Access requests can be configured per site in SharePoint site settings. And there are quite a few PowerShell scripts out there to set the value of the email address that receives the notifications. However, what if you prefer to completely turn off the site access requests feature for all your websites in one shot, and then just display an access denied message when necessary? This article provides a PowerShell script for that purpose.
This is where I log all things SharePoint. I have worked on various versions of SharePoint. So, each post will usually specify what version I'm talking about (some times, the post will apply to pretty much all versions). Beyond SharePoint, this section may also hold content pertaining to other related Microsoft technologies like Office 365, Azure, C# (C Sharp), PowerShell, etc.
This article addresses an error associated with “ChannelOperationTimeout” when using Visual Studio to deploy SharePoint WSPs. The issue is generally associated with either very slow virtual machines, or very large SharePoint WSP package deployments.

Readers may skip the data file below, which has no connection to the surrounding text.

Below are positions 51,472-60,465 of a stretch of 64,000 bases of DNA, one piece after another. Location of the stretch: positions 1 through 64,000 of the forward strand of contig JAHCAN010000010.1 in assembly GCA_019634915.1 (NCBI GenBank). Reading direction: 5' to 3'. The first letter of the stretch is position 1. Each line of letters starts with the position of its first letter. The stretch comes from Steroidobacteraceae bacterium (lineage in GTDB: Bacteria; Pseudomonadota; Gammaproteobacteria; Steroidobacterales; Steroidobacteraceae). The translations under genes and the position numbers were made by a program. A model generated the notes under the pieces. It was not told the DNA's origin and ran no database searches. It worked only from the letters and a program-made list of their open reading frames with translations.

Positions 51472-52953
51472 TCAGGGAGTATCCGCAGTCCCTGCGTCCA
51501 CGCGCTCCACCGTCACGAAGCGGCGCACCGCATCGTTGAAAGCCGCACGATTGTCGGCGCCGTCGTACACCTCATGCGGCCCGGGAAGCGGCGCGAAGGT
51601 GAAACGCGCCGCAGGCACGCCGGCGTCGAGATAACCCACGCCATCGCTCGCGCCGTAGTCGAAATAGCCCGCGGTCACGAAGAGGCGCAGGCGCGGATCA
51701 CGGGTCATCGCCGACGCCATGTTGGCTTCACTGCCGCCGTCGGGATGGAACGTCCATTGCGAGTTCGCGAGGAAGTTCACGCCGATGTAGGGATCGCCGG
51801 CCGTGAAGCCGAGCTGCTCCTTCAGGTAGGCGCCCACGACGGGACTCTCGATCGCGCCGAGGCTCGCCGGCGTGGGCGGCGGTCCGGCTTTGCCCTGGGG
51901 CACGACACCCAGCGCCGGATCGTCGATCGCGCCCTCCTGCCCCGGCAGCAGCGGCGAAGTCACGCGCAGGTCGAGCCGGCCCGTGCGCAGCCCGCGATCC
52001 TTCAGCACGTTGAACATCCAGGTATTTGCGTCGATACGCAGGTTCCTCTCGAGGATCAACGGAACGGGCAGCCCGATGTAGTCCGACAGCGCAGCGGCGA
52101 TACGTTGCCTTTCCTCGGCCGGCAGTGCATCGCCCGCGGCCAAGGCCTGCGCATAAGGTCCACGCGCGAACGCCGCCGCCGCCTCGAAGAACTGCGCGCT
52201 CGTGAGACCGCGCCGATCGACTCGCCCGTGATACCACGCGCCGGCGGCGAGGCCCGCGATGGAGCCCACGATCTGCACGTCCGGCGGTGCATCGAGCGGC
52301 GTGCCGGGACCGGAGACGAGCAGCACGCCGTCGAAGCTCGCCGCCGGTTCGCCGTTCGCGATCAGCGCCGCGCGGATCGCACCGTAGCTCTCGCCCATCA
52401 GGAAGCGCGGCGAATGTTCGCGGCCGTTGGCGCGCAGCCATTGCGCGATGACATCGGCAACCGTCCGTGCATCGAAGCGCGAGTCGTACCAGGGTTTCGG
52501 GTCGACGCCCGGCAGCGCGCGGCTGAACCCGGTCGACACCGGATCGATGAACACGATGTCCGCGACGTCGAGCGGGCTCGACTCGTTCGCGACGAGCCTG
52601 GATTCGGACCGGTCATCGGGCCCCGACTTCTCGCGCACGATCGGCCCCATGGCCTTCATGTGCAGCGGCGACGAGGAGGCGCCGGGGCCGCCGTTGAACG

I have been playing a lot with PowerShell desired state configuration (DSC) recently and so, I decided to write an introductory post on it. In this article, I explain at a high level what PowerShell DSC is all about. And then, I provide a simple example that demonstrates at a basic level how PowerShell desired state configuration works.
If you work with content migration in SharePoint sites, you may often need to save lists and libraries as templates so that you can re-use them in other sites. This article shows how to fix the error that occurs when the list template maximum size is greater that 50 MB (or 52428800 bytes).
Part 4 of my series on setting up a SharePoint 2016 development farm in Azure. In this article, we will perform the actual SharePoint 2016 installation. This will be a virtual machine (spVM) in the virtual network we created in Part 2 of this series. We will make spVM a member of the Windows Server AD domain, and then create a new SharePoint farm.
Part 3 of my series on setting up a SharePoint 2016 development farm on Azure. In this article, we will create a SQL Server 2014 virtual machine (sqlVM) in the virtual network we created in Part 2 of this series. We will make sqlVM a member of the Windows Server AD domain, and prepare it for SharePoint.